One side of my family arrived on Ellis Island from Greece in the early 1900s, which seems like a really long time ago, and I usually feel very American. After all, we’re all a bunch of immigrants– it’s just that some of us are more recent than others. But sometimes when I eat at other peoples’ houses or read about the “Mediterranean Diet” I see how Greek I still am. This list isn’t meant to instruct anybody in how to follow a certain diet– it’s just what I’ve noticed that collectively is more Greek than not.
Olive oil is pretty popular right now, but my family has always taken it rather seriously. In fact, I didn’t have a green salad with vegetable oil on it until I was 18! I always get the darkest, fruitiest oil I can find and I use it on everything. Frying meat, sautéing vegetables, drizzling over vegetables and pasta, for bread-dipping– it’s my go-to oil. If I’m baking something spicy or chocolatey and the recipe calls for vegetable oil, I use olive oil. Before you judge, check out Smitten Kitchen’s Grapefruit Olive Oil Pound Cake.
I also use a lot of dried spearmint, especially in Greek meatballs (along with oregano, garlic, and white wine). Spearmint and oregano also go well on green salads. Don’t use peppermint, though, or your meatballs will taste like tea! Spearmint grows like a weed (because it is) so it is often easier to grow and dry your own, especially when you need more than a pinch of it at a time.
And yeah, I know kale’s a thing right now, but Greek moms and yiayias have been force-feeding kids leafy greens for years. Kale, collards, chard, spinach, dandelion greens– we’ve even sautéed wilted herb salad mixes in a pinch! Sometimes I dress them up with tomatoes, garlic, and shallots, but steamed greens with olive oil and lemon is the standard. Every dinner has greens of some sort. I was so sick of greens as a kid, and it’s funny to see them popular now, with heirloom varieties available and everything. Yay, hipsters!
I rarely have Parmesan in my cheese drawer, but I always have Mizithra. It’s tangier than Parmesan because it’s made with either sheep’s or goat’s milk, and is a bright white. Also, it hardly ever gets moldy– probably because it’s so salty. One time, I accidentally carried around a chunk of Mizithra in my purse for several days (it was a big purse!) and it was still fine. Powdery Mizithra and browned, salted butter on pasta are quite possibly the best thing ever.
In another post, I confessed to being a lemon hoarder, and not without reason. I squeeze lemon on pretty much every vegetable. In my family, you only use vinegar in a dressing if you can’t get your hands on an actual lemon, and my mother gives me a lecture about the evils of those bottled lemon juices in produce sections every single time she sees one. Every single time.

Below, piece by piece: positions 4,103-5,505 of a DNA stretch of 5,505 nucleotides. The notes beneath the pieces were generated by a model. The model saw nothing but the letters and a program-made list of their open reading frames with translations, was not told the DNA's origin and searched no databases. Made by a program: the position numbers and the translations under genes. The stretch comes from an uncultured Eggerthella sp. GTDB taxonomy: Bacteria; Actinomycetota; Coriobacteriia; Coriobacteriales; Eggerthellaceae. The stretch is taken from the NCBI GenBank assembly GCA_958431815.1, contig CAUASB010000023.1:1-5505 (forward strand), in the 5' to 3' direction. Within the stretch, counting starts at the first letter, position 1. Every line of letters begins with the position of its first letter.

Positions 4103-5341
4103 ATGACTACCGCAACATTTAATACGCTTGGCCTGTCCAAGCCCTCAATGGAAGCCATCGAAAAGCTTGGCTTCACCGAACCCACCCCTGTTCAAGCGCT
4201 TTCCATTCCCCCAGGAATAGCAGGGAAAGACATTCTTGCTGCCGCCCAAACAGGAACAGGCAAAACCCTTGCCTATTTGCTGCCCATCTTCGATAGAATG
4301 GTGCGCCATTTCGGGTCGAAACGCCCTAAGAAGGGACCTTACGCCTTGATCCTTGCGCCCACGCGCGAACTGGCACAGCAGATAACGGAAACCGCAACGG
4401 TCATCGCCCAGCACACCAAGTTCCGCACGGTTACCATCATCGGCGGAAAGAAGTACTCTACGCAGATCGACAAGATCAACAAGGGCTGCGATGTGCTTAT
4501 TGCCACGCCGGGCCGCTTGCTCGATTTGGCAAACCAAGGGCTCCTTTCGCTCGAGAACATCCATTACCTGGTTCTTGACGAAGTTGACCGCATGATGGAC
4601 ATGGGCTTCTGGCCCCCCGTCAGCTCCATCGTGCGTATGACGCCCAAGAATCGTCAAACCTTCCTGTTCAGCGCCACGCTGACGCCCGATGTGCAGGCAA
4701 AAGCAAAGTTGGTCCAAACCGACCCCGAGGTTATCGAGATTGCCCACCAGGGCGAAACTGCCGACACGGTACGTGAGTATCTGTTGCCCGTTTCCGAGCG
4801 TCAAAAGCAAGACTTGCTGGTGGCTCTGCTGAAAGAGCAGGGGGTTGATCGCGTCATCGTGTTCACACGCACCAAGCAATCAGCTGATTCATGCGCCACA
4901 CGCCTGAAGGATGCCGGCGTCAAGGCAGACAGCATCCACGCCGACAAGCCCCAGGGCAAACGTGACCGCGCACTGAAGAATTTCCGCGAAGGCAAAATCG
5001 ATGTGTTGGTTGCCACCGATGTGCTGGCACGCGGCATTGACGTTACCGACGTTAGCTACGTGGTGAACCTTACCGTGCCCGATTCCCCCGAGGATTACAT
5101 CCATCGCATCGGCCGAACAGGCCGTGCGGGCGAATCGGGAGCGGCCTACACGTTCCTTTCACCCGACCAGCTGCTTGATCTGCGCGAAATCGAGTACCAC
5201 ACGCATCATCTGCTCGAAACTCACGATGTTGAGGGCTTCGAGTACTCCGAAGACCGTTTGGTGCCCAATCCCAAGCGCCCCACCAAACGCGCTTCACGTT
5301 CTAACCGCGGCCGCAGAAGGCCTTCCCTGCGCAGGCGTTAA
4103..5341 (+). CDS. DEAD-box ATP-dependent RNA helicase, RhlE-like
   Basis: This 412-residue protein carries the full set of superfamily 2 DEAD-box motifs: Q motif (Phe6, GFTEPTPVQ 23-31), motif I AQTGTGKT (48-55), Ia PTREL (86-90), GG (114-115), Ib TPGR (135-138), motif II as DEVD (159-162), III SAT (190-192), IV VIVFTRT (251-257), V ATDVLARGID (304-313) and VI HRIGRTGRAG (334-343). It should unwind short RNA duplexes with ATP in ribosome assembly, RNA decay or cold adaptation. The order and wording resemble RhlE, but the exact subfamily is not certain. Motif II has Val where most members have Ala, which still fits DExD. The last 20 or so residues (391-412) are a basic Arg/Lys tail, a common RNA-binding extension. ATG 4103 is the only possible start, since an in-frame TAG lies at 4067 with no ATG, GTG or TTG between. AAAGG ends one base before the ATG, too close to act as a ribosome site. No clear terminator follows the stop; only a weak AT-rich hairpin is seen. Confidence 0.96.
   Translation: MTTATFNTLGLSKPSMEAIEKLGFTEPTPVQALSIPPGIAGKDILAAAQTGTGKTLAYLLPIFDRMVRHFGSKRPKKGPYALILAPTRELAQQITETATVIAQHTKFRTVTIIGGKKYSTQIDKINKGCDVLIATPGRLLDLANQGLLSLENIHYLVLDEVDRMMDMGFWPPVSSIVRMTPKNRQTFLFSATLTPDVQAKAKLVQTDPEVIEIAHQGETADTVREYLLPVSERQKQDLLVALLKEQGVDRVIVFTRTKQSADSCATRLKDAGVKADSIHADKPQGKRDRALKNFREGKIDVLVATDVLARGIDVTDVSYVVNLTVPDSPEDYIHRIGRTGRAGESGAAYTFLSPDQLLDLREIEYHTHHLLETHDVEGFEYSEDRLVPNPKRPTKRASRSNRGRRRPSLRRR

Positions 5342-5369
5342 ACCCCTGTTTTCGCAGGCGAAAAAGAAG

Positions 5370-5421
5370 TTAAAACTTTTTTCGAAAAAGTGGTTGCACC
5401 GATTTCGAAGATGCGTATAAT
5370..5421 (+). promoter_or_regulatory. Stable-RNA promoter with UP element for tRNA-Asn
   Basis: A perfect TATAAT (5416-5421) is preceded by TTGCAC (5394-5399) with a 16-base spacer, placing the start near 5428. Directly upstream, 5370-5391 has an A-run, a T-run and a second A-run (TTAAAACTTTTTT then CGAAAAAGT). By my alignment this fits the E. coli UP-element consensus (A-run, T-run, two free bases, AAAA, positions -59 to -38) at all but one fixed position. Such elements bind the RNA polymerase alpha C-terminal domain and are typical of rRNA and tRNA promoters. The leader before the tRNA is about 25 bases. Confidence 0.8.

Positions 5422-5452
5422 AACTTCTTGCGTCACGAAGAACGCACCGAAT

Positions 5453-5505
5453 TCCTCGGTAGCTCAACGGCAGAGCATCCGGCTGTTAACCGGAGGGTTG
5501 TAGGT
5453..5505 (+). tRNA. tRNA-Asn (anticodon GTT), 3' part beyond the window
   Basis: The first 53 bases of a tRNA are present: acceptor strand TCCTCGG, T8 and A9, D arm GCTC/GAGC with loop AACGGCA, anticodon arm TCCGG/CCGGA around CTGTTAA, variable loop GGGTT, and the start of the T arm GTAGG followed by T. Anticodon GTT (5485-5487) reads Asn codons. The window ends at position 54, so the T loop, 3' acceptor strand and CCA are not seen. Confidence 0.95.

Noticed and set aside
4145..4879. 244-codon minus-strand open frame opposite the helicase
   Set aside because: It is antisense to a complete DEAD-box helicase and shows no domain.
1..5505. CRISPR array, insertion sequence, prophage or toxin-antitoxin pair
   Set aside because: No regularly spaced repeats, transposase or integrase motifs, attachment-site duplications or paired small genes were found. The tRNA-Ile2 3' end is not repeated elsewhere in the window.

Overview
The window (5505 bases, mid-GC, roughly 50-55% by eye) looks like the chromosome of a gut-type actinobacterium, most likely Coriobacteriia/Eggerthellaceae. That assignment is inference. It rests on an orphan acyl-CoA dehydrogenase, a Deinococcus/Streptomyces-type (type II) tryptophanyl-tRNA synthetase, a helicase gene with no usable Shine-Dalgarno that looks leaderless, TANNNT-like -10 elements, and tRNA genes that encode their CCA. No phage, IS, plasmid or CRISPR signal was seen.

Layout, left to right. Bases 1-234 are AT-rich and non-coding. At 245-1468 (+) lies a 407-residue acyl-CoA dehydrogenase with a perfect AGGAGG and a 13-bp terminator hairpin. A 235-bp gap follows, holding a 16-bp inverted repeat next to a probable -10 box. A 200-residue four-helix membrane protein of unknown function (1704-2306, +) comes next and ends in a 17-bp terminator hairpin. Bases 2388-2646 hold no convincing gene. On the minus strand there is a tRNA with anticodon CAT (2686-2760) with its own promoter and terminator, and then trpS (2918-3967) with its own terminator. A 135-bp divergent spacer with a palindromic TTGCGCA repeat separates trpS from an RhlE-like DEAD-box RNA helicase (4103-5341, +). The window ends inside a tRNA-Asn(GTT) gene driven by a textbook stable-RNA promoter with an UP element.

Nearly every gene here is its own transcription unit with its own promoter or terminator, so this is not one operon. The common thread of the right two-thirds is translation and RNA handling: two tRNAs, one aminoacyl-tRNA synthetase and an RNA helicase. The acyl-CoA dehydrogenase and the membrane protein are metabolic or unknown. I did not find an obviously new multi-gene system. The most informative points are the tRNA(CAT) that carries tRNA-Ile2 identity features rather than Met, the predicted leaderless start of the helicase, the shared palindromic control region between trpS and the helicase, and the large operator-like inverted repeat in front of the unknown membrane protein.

Almost every day, I eat either full-fat, nonfat, Greek style (9 grams of protein in a serving!) or regular yogurt— as long as it is plain. I like to add my own fruit and honey, or garlic and dill. That frou-frou flavored stuff? I only like it if it’s frozen and covered in sprinkles, when it owns up to being a dessert. And then well, let’s face it, I love it.
I’m hardly the best hostess, but I’ve learned to always keep shortbread (kourambiedes) ingredients handy, as well as coffee and wine. My grandmother instilled in me the idea that if you have company, you need to feed them some combination of sugar, caffeine and alcohol to get them to talk. I’m not entirely sure if this is a Greek thing, or if this was just my grandmother’s sneaky way of getting all the good neighborhood gossip.
And when I’m a guest, I can’t arrive empty-handed without feeling like a real jerk, even though I don’t apply this to my own guests. What a double standard! I’ve been trained to bring homemade cookies, a bottle of wine, or at least a plant or some fruit. Who in their right mind wouldn’t want you on their doorstep if you brought these things? Again, I’m not sure if this is cultural or just good manners.
It’s hard to tell sometimes what has simply evolved in my own peculiar family, and what is genuinely Greek, and I’m always on the lookout for similar signs in other families. My husband’s Swedish family eats outside whenever they have the chance, even in the cold, just like the hosts on New Scandinavian Cooking! It’s time we stop taking our cooking heritages for granted, don’t you think?